This morning, I did my usual routine of feeding livestock, writing, and opening the park. I was headed to take a shower when It occurred to me that the plants still needed to be moved to the greenhouse. That big project was almost done when Betsy, Ryan's first show heifer and a magnificent animal, came up to the fence and started bawling. She was clearly very unhappy. It turned out that a large dead tree had fallen on the fence, driven one of the fence posts completely into the ground (a few inches still showing) and totally leveled the fence. As a result, Custard, Ryan's big Charolais cross, had stepped through the gap and was in the yard. Betsy was "telling on her"!
After moving the cows to the round pen, I went back to examine the fence. There was a tree down that needed to be moved, fencing wire to separate, and an entire stretch of fencing to be repaired. A closer look revealed that someone had used baling string to connect the wire to the posts. I was not happy. In addition, some of the wire did not have clips attaching it to the posts. Maybe the impact of the tree knocked those clips right off. Maybe. But I doubt it.
The condition of the fence was so totally pitiful that I decided the only thing to do was take down the entire section, reseat my posts, and restring the wire, and I gathered my tools to get started. It was a terrible mess and the job looked way too big, but I did what I always do. "Lord, I can't tell where to start. Please help me!"
After a survey of the rubble, it was clear that the tree had to be moved. I was trying to decide how to move it and thought, "Roll it". Much to my surprise, I reached down, lifted that big log, gave it a twisting shove, and it rolled right down the hill. Thankfully, only one strand of wire was broken and It just so happened that there was one turnbuckle in the tool box to repair it. Before I knew it, I had reseated the posts, figured out how to use my come-along (to tighten the wire), taken all the wire loose, repaired the break, restrung the wire, and secured it to the posts (with the appropriate fencing clips).
It was amazing that all that work was accomplished so quickly, but what was even more amazing was that the fence was tight and straight. More than a decade ago, a dear friend realized how lacking I was in basic farming skills and undertook to teach me. He and his family taught me how to set a post, string wire, and build a fence, among many other things. How they stood dealing with such a prissy diva is beyond me, but they were instrumental in God's work of transformation that changed a diva into a woman a little more like what God has intended. I'm still easily overwhelmed by the scope of the farm work, but I'm much quicker to think, "Maybe I can do this" and to give it a try. The investment they made in my life has yielded an incredible result and my new straight fence is just one of the many benefits of their efforts.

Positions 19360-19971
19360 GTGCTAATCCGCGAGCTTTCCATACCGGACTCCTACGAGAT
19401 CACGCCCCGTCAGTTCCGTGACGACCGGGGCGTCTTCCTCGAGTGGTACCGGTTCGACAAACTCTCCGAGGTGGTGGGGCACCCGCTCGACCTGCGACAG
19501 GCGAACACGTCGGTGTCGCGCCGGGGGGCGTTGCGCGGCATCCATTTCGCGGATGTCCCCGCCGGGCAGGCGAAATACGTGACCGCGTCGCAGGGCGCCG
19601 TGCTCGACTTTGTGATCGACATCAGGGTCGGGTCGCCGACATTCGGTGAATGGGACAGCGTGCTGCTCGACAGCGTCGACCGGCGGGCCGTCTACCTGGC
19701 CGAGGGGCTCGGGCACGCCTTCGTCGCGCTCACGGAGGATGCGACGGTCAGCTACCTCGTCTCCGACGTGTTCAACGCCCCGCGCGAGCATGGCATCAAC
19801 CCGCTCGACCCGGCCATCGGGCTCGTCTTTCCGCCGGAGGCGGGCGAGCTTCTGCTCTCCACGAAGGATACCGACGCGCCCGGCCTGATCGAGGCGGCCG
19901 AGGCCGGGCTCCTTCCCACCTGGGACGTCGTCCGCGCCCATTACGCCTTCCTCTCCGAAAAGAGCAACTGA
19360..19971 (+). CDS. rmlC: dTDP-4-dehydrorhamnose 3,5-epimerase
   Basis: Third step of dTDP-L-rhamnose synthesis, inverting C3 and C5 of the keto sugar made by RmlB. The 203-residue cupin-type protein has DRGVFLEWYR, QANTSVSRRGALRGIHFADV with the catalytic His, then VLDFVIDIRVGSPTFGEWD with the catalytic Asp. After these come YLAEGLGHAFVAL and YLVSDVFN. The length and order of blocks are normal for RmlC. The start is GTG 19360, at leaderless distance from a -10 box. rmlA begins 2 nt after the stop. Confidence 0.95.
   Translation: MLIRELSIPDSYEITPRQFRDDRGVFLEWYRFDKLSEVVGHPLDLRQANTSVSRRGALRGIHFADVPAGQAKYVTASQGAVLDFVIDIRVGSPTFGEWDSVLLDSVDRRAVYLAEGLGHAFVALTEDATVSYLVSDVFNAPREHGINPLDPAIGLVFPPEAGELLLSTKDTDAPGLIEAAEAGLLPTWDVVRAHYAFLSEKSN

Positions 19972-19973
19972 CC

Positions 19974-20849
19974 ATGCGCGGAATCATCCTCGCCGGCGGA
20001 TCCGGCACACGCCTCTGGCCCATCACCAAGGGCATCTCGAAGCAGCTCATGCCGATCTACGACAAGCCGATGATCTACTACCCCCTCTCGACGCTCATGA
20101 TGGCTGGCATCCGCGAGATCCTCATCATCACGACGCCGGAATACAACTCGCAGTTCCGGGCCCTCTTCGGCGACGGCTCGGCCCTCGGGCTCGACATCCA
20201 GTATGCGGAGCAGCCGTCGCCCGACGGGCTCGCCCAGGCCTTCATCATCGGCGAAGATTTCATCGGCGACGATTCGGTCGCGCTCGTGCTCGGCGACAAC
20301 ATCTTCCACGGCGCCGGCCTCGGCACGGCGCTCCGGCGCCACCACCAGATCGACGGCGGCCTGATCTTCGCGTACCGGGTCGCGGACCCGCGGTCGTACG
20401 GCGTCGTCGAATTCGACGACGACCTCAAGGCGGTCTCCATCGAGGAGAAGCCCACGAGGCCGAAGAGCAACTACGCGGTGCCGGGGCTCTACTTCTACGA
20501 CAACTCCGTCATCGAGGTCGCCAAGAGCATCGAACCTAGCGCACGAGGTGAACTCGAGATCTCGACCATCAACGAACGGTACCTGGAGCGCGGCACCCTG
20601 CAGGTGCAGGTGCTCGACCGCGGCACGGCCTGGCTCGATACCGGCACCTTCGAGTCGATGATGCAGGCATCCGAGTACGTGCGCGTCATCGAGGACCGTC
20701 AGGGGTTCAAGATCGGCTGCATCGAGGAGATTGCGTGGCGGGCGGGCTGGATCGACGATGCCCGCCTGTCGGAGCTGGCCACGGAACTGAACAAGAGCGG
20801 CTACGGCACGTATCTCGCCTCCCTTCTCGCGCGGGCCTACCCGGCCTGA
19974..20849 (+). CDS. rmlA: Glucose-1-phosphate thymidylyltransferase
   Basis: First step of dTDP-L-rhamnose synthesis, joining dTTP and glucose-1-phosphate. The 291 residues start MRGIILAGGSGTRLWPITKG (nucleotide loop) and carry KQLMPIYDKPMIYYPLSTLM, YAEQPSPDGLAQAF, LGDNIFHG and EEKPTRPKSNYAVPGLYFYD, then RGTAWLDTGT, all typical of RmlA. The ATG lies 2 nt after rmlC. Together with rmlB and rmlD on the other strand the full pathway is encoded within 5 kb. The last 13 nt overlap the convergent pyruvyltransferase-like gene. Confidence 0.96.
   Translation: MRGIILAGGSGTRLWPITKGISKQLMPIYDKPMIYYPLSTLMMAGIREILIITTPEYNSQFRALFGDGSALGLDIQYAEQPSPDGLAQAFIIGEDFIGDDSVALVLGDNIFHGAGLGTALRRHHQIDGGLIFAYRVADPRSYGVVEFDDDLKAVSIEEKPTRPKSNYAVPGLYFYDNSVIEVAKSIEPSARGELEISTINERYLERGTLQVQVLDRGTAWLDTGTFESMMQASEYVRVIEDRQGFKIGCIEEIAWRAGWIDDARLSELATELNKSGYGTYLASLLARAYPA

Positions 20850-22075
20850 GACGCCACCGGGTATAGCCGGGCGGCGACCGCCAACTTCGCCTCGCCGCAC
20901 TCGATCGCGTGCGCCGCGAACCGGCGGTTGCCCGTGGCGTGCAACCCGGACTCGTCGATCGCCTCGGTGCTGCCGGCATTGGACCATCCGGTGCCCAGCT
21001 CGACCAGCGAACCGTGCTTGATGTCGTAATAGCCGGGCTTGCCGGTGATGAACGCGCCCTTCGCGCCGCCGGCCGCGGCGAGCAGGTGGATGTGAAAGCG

Now, lest you think that I have become a fantastic farmer, remember that my fence was in a mess before the tree fell, and I didn't know it. I am a fanatic about wanting the fences to be right, but I have not been a fanatic about checking them or repairing them myself. That's because I have, once again, let busyness take over, and the farm, the pastures, the fences, and I don't know what else yet, have gotten away from me. The good news is that the investment in me was not wasted, I do know how to fix fences, and the farm work will get done in the same manner the fence was repaired today. One step at a time and with the help of God.
Are you investing in the life of someone? It is easy to get frustrated when that effort you've expended seems to have no yield or be totally wasted. Take heart. Investments in the Kingdom of God are never wasted, even when the part of the Kingdom you're investing in is a too-busy, prissy woman like me. In the blink of an eye, a tree can fall, fence wire can break, and priorities can be not only shifted but also corrected.
But store up for yourselves treasures in heaven, where neither moth nor rust destroys, and where thieves do not break in or steal; (Matthew 6:20 NASB)
You may not be able to tell it right now from looking at my pastures, but before too long, I'm hoping it becomes clear that the investment in my life was not just worth it, but is bearing fruit that lasts.